In one of my nocturnal excursions, when the bright goddess Venus shined conspicuous, and was the predominant Planet among the heavenly bodies, some|time in the spring of 1787, not being able to ascertain the exact time, I happened to go on board a ship, lying at the Long-Wharf, in Boston;—the Captain's name I cannot recollect, but think he was a Frenchman: On my entering the cabin, the door of which not being fa|tened, and finding the Captain and Mate asleep in their beds, I hunted about for plunder, and discovered, under the Cap|tain's head, a black silk handkerchief containing upwards of thirty pounds, in gold, crowns, and small change, on which I immediately sezed the booty and decamped therewith as quick as possible; which money I spent freely in comapny as 〈◊〉 and wicked as myself, fully proving the old adage, "Light come light go."

At another time, I think it was about the year 1788, I brke into a sloop, on board of which I was acquainted, lying at Doane's Wharf, in this town, and finding the Captain and every hand on board a|sleep in the cabin and steerage, I looked round to see what I could help myself to, when I espied a silver watch hanging over the Captain's head, which I pocketed. I also took a pair of silver buckles out of the Captain's shoes: I likewise made free with a parcel of small change for pocket-money, to make myself merry among my evil companions▪ and made my escape without being discovered.

I would beg the patience of the public for only a few minutes, while I relate a|nother adventure that happened in the course of my life, which, were it not for the novelty thereof, might be thought too trifling to mention in this sheet; but with a view of gratifying the curiosity of some particular friends, who have been very kind to me under sentence. I have con|••••ed to give it to the publisher for inser|tion, which is as follows:

Sometime about the year 1785, my husband being confined in the Goal in this place for these, I had a mind to try an expedient to extricate him from his imprisonment, which was to have a brick-loaf baked, in which I contrived to enclose a number of tools, such as a saw, file, &c. in order to assist him to make his escape, which was handed to him by the goaler in person, who little suspected such a trick was playing with him; however, it like to have had the desired effect the crafty contriver intended; for, by means of this stratagem, the poor culprit, Wall, had bu|sily employed himself with the implements that his kind help-mate had in this curi|ous manner conveyed to him, and had nearly effected his design before it was dis|covered.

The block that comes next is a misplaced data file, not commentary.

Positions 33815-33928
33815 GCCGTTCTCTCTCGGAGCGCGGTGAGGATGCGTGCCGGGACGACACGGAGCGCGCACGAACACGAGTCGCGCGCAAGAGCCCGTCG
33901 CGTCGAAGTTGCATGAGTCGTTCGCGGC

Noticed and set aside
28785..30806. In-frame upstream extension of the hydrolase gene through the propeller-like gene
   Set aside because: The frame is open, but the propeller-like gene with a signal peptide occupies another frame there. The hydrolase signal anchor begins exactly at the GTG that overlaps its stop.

I do now, in the presence of God, de|clare Miss Dorothy Horn, a crippled per|son in Boston Alms-House, to be entirely innocent of the theft at Mr. Vaughn's in Essex-Street, tho' she suffered a long im|prisonment, was set on the gallows one hour, and whipped five stripes therefor.

As to the crime of Robbery, for which I am in a few hours to suffer an ignomini|ous death. I am entirely innocent to the truth of this declaration I appeal to that God before whom I must shortly appear, to give an account of every transaction of my life.

With regard to the above Robbery, I would beg permission to relate a few par|ticulars, which are, that I had been at work all the preceding day, and was on my way home in the evening, without de|sign to injure any person: in my way I 〈◊〉 a 〈◊〉 in the street; what it was I knew not, until I was taken up; I never saw Miss Bendar (the person I was charg|ed with robbing that evening) and was quite surprised when the crime was laid to my charge. The witnesses who swore a|gainst me are certainly mistaken; but as a dying person I freely forgive them.

I return my sincere thanks to the Hon. gentlemen who were my Judges, for as|signing me counsel, and to them for their kindness in pleading my cause.

I likewise return my hearty thanks to the several Ministers of the town, who have attended me since I have been under sentence: also to a number of other kind friends, for the care they have shewn to me, both for soul and body, which grati|tude obliges me to acknowledge. May God reward them all for their kindness to me.

And now, into the hands of Almighty God I commit my soul, relying on his mercy, through the merits and mediation of my Redeemer, and die an unworthy member of the Presbyterian Church, in the 29th year of my age.

Taken from the prisoner's mouth, a few hours before her execution,

and signed by

  • Rachel Wall.
  • JOSEPH OTIS, Deputy-Goaler.
  • WM. CROMBIE, Assistant.